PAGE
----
Recently in this column, I mentioned a somewhat surprising feature of Internet Explorer (IE) 5.0 and higher. Although these browsers understand XML and support Extensible Style Language Transformations (XSLT), they fail when it comes to validating XML content against a Document Type Definition (DTD) or an XML data schema. Probably for performance reasons, IE 5.0+ toggles off the validation flag that the Microsoft XML parser it is based on regularly makes available. If you're programmatically using this parser in your own code, you don't have a problem because the validation capability is turned on by default. However, no easy way exists to force IE to validate any XML content it's going to display.

When you try to view the source code of an XML page subject to XSLT, you discover another drawback of IE. You can't view the final HTML code. The browser displays only the original XML source code.

Recently, Microsoft made a tool available that, once properly installed on a client machine, causes IE to display two new options—Validate XML and View XSL Output—in the context menu you get when you right-click any displayed page. Although these two menu options are enabled for all possible documents you see through IE, they work properly only for XML documents. The former lets you validate the document on the fly. The latter causes a second browser window to pop up with the HTML source code that the browser is processing.

The Validate XML option runs a JavaScript code snippet similar to the following:

var win = external.menuArguments;
var doc = win.document;
var xmldoc = doc.XMLDocument;
var vdoc = xmldoc.cloneNode(false);
vdoc.async = false;
vdoc.validateOnParse=true;
vdoc.resolveExternals=true;
vdoc.load(xmldoc);

The code gets a reference to the XML Document Object Model (XMLDOM) object and clones it. Cloning the XMLDOM isn't strictly necessary but is more efficient than instantiating a brand new object through COM. The code initializes this second XML document with the content of the XML document being displayed. The difference, however, is that before the method load is called, the validateOnParse property is explicitly set to true and the parser's validation engine is enabled to work.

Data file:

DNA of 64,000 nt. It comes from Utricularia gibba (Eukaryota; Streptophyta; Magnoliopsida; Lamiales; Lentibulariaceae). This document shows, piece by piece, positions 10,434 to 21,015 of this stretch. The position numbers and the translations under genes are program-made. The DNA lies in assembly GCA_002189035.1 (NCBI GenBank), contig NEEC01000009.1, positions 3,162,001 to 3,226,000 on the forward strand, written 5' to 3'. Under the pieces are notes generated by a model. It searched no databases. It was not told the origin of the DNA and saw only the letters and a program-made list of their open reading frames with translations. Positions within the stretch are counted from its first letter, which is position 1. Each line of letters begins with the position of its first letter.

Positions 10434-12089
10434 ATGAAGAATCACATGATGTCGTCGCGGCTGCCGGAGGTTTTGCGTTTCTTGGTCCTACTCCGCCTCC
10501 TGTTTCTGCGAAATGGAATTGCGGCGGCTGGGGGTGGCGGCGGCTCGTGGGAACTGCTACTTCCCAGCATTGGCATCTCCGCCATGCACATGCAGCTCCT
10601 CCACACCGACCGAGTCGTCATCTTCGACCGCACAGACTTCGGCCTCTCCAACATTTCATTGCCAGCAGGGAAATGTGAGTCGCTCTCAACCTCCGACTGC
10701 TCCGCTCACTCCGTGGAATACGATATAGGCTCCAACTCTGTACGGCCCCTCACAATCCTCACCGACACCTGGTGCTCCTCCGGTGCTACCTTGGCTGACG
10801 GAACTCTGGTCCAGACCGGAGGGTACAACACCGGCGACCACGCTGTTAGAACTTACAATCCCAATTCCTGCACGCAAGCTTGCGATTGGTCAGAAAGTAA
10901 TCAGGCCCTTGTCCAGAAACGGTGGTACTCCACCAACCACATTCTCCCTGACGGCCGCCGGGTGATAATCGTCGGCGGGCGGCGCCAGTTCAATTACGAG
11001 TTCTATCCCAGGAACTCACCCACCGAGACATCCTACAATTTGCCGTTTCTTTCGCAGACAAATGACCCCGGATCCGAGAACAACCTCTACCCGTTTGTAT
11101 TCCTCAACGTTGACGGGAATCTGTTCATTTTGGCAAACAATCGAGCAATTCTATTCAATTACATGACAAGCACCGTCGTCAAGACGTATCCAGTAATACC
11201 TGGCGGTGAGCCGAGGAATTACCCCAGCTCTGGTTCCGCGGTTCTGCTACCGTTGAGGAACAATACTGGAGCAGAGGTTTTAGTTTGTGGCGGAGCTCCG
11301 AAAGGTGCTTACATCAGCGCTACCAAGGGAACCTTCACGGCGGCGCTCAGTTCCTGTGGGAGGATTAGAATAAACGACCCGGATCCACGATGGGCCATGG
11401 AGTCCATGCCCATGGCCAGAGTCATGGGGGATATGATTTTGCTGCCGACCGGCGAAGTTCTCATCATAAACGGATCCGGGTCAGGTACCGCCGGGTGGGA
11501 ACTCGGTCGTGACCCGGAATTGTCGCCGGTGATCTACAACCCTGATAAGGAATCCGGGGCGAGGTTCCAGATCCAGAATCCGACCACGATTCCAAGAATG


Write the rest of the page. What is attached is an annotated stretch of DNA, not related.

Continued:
As I mentioned earlier, IE is capable of applying XSLT, but—by design—it doesn't show the final HTML source code through the View, Source menu item. To make up for this, the new View XSL Output option runs another handy snippet of JavaScript code:

var srcwin = win.open("about:blank", "",
      "resizable=yes,scrollbars=yes");
srcwin.document.write(
    "<html><title>XSL Transformation Ouput</title>" +
    "<body style=\"font:x-small 'Verdana';\"> +
    "<nobr id=x>Working...</nobr>" +
    "</body></html>\n"
);
x = srcwin.document.body.all("x");
x.innerText = xmldoc.transformNode(xsldoc);

This code opens a new browser window and fills it with dynamically generated HTML code. This HTML page contains an element with an ID of x whose innerText property is filled with the output of transformNode applied to the current XSL and XML documents.

The Internet Explorer Tools for Validating XML and Viewing XSLT Output are downloadable from the XML Development Center. After you have the self-extracting executable (iexmltls.exe), unzip it in any folder. You'll have two pairs of HTML and INF files. Installing the INF files (simply right-click and select Install) enters the necessary registry changes to force IE to show these two new context menu options.